Wednesday in Whitewater will be partly sunny with a high of 78. Sunrise is 5:36 AM and sunset 8:26 PM, for 14h 49m 40s of daytime. The moon is a waxing gibbous with 90.7% of its visible disk illuminated.
Whitewater’s Parks and Recreation Board meets at 5:30 PM.
Recommended for reading in full —
Ben Steele reports Milwaukee Bucks finish off Phoenix Suns to win first NBA title in 50 years:
Now Milwaukee is the epicenter of professional basketball with a crown jewel of an arena and a passionate fan base who packed the Deer District throughout the playoff run. Heady times for a franchise that not too long ago debated the efficacy of building a new home to keep the team in city.
All those good feelings flow from Antetokounmpo, who has grown from that skinny teenager to an unstoppable force that the sport has not seen before.
Antetokounmpo, who suffered a scary injury in Game 4 of the Eastern Conference finals, missed two games in that series but was ready in Game 1 vs. the Suns.
He delivered one of the most dominant performances in Finals history with 50 points and 14 rebounds in Game 6. He even knocked down his free throws, going 17 for 19 from the line. It was his crowning achievement after so many memorable moments of these Finals, including his improbable block of Deandre Ayton in Game 4 and his Suns-eclipsing alley-oop in Game 5.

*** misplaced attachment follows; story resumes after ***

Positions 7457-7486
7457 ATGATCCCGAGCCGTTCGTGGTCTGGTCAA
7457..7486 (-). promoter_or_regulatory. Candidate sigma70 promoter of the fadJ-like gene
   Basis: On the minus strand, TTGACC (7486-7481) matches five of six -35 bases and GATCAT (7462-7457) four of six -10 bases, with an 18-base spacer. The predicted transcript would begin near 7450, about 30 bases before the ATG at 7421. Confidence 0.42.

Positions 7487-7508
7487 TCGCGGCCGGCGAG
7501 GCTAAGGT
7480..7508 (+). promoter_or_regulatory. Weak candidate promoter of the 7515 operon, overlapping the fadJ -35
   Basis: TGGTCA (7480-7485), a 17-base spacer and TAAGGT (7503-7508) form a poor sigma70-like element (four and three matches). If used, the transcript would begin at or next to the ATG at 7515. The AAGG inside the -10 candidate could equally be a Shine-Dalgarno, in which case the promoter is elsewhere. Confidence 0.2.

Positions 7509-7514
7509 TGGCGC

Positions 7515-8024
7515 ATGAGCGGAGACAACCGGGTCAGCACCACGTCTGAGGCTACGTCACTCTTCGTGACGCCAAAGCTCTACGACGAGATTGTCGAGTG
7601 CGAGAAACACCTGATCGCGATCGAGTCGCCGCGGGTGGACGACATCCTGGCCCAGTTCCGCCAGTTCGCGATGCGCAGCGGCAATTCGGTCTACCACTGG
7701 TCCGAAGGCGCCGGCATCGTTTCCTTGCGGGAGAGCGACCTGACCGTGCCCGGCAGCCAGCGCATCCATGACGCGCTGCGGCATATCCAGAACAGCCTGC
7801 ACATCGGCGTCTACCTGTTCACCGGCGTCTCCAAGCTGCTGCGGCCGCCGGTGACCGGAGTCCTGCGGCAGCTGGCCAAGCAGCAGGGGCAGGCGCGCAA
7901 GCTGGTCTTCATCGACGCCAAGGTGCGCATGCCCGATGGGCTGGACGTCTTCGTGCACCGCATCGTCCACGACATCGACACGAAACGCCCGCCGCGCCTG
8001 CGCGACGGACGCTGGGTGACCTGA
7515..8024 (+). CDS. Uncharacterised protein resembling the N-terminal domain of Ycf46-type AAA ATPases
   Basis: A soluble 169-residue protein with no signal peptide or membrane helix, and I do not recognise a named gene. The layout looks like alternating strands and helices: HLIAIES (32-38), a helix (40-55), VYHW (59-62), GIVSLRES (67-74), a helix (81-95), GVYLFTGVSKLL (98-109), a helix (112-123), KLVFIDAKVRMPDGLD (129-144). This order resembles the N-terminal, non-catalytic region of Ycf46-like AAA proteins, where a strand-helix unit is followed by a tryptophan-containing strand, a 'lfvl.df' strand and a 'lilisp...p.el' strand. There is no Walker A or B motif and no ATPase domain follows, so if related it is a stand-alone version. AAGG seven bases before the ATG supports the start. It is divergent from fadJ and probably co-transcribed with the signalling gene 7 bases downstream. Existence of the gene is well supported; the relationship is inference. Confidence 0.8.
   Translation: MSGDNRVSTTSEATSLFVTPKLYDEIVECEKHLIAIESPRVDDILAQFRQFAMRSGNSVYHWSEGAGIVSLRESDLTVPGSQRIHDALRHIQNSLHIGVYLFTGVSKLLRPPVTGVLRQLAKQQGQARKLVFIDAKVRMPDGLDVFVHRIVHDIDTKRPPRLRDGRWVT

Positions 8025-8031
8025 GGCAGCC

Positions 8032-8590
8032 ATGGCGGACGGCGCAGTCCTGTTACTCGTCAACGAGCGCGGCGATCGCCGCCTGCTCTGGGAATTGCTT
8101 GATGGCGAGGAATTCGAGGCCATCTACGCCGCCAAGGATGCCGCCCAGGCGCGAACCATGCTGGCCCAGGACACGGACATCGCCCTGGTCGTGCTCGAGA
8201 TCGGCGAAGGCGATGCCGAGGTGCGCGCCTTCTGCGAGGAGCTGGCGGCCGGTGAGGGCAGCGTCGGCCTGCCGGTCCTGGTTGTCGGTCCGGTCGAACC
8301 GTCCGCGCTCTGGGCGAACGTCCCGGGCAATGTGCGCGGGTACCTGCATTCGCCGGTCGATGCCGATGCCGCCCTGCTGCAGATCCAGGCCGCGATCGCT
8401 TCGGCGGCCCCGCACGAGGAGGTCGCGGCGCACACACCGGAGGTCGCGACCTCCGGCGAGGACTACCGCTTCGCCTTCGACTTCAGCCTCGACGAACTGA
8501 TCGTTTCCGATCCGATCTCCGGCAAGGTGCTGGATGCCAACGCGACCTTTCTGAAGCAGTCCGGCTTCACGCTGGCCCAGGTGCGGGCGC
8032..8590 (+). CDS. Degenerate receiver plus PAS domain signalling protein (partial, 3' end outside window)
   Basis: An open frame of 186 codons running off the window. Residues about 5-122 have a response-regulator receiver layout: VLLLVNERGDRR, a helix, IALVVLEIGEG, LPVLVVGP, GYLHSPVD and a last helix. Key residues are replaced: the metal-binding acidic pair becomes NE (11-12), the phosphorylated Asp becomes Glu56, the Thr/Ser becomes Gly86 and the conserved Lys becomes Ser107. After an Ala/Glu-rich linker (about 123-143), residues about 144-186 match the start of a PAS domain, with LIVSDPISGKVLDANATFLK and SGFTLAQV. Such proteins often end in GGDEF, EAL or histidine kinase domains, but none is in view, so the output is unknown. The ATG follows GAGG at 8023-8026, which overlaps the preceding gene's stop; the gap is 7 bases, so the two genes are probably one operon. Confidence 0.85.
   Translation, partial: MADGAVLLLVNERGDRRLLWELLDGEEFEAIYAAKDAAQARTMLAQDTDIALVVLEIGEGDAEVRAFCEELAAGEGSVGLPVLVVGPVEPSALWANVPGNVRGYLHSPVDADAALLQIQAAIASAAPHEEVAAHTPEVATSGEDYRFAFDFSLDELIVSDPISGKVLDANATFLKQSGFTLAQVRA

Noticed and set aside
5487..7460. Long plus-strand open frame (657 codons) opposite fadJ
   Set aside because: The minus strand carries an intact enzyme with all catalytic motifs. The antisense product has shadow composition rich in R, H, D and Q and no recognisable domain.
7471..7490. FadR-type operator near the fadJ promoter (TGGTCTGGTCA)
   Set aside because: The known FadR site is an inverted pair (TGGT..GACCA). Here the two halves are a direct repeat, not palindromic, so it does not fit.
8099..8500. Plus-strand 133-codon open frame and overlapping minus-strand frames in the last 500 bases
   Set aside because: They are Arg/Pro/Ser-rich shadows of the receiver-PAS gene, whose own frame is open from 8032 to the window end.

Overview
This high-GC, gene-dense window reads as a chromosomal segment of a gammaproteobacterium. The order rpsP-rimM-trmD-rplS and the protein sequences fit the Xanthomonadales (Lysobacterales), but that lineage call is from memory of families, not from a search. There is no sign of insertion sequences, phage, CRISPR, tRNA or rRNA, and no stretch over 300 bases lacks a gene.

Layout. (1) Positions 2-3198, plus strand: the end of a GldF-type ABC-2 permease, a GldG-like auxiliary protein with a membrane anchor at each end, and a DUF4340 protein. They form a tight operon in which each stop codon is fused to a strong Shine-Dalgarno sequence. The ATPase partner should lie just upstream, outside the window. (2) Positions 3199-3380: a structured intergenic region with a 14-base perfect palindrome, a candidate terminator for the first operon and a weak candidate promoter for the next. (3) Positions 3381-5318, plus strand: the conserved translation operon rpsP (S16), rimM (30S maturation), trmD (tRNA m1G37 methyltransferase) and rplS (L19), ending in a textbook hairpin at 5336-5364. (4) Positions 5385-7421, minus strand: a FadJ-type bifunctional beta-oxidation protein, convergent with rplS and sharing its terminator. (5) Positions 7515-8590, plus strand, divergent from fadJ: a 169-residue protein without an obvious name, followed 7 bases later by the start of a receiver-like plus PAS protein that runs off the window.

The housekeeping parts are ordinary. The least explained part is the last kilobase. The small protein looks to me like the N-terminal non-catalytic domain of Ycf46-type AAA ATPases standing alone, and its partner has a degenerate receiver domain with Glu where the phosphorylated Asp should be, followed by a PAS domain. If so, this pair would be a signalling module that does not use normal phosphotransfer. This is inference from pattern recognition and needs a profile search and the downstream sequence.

The Washington Post editorial board writes Kevin McCarthy’s picks for the Jan. 6 panel make clear he wants to continue the coverup:
Because of how the committee was created, Ms. Pelosi will have final say on its membership. Her appointments — including Republican Rep. Liz Cheney (Wyo.) and Democratic Rep. Bennie G. Thompson (Miss.), the chairman of the Homeland Security Committee who will lead the panel — reflected a real seriousness of purpose. In contrast, Mr. McCarthy’s choices seem solely designed to make a circus of the proceedings. Ringleader, of course, would be Mr. Jordan, a persistent if not terribly skillful disrupter and provocateur. Mr. Jordan, Mr. Banks and Mr. Nehls all voted against certifying the results of the election despite the absence of voter fraud or major irregularities. Their complicity in feeding Mr. Trump’s lie about a stolen election is not compatible with any dispassionate investigation of the day’s events.
Philip Bump writes Trump follows his base toward rationalized vaccine skepticism:
“When you have partisan comments coming out of the White House regarding next Jim Crow laws, or people like Senator [Charles] Schumer and the White House not cooperating on a bipartisan bill — ‘Oh, here we’re going to be partisan, but over here you better trust us,’ ” [Sen. Bill] Cassidy [R-La] said. “That just doesn’t work.”
In other words, Cassidy believes that Louisianans have decided against being vaccinated because Biden lowered trust in government. This is nonsensical for a variety of reasons, including that trust in government was in decline well before Biden took office. It’s essentially an attempt to redirect blame toward Democrats and away from media on the right and Republican leaders who’ve repeatedly expressed skepticism about the vaccine and its rollout. The idea that Tucker Carlson’s incessant rhetoric misleadingly targeting vaccine safety and effectiveness is less of a factor than Biden’s praise for the vaccines while advocating Democratic policy positions is bizarre.